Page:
More On Legal & Compliancefrom The Advisor's Professional Library
- Where Are We Headed? The ultimate compliance goal is to help ensure that everyone associated with an advisory firm acts ethically at all times. Advisors and RIAs should do the right thing, even when regulators are not looking over their shoulders.
- Recent Changes in the Regulatory Landscape 2011 marked a major shift in the regulatory environment, as the SEC adopted rules for implementing the Dodd-Frank Act. Many changes to Investment Advisers Act were authorized by Title IV of the Dodd-Frank Act.
Citigroup (C), Goldman Sachs (GS), JPMorgan Chase (JPM), Merrill Lynch (MER) and Morgan Stanley (MS) neither admitted nor denied the charges, but consented to the entry of FINRA’s findings in the matter; in addition, they were all fined and assessed restitution fees for their dealings with the California Public Securities Association (Cal PSA), an association that engages in a variety of political activities including lobbying on behalf of companies seeking to influence California state government.
According to FINRA’s findings, between January 2006 and December 2010, the firms made payments to Cal PSA, and requested that those voluntary payments be reimbursed as underwriting expenses from the proceeds of the negotiated municipal and state bond offerings even though Cal PSA's activities did not bear a direct relationship to those bond offerings and were not underwriting expenses.
The firms also failed to adequately disclose the nature of the fees to issuers, and failed to establish reasonable procedures in this area—the nature of Cal PSA’s political activities actually called to attention the fact that adequate policies and procedures in this area were needed. In addition, Citigroup, Goldman, Merrill Lynch and Morgan Stanley failed to have adequate systems and written supervisory procedures reasonably designed to monitor how the municipal securities associations used the funds that these firms paid.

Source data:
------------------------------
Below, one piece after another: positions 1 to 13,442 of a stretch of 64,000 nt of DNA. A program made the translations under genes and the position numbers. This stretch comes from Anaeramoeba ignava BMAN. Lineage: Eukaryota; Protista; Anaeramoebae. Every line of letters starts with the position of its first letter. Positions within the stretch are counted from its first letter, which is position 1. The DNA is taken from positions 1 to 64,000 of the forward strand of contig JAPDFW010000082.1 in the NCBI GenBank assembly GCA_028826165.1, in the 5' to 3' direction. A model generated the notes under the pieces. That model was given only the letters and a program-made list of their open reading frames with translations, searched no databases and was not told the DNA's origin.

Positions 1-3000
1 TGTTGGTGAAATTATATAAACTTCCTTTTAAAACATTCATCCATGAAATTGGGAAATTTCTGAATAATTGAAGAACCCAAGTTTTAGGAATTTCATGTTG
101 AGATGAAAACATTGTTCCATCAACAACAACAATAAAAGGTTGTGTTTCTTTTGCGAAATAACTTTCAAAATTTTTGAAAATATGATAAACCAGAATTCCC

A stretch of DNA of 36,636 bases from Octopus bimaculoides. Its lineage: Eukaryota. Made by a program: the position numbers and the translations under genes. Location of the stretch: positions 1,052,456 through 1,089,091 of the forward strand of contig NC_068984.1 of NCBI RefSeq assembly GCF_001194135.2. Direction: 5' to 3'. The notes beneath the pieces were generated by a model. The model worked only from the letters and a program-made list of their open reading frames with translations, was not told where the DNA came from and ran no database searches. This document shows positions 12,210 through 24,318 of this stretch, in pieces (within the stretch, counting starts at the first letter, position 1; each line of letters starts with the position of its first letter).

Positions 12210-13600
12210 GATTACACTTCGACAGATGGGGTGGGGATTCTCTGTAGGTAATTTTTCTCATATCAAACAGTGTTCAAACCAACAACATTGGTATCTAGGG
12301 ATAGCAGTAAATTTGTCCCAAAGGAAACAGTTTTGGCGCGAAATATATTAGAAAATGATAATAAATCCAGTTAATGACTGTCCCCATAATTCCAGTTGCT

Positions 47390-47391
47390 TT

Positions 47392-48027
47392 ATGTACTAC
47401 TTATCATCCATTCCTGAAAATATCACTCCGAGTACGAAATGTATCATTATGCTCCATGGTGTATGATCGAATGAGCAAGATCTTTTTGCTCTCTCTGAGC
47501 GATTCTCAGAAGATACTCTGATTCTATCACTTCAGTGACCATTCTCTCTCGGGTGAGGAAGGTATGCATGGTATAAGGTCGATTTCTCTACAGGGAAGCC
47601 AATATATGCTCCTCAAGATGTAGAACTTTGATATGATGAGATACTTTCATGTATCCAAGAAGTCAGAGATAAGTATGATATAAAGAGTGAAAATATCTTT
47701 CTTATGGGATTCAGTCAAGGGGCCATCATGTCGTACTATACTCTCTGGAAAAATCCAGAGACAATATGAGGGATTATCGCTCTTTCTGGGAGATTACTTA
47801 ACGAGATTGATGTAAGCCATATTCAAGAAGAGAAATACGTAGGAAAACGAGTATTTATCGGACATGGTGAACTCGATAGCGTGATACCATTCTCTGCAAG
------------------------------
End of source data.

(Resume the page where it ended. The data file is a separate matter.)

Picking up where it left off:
Brad Bennett, FINRA executive vice president and chief of enforcement, said in a statement, "Issuers are entitled to know what they are paying for and why. It was unfair for these underwriters to pass along the costs of their Cal PSA membership to the municipal and state bond taxpayers, neglecting to disclose that these costs were unrelated to the bond deals."
Citigroup agreed to an $888,000 fine and $391,106 in restitution; Goldman Sachs to a $568,000 fine and $115,997 in restitution; JP Morgan to a $465,700 fine and $166,676 in restitution; Merrill Lynch to a $787,000 fine and $287,200 in restitution; and Morgan Stanley to a $647,700 fine and $170,054 in restitution.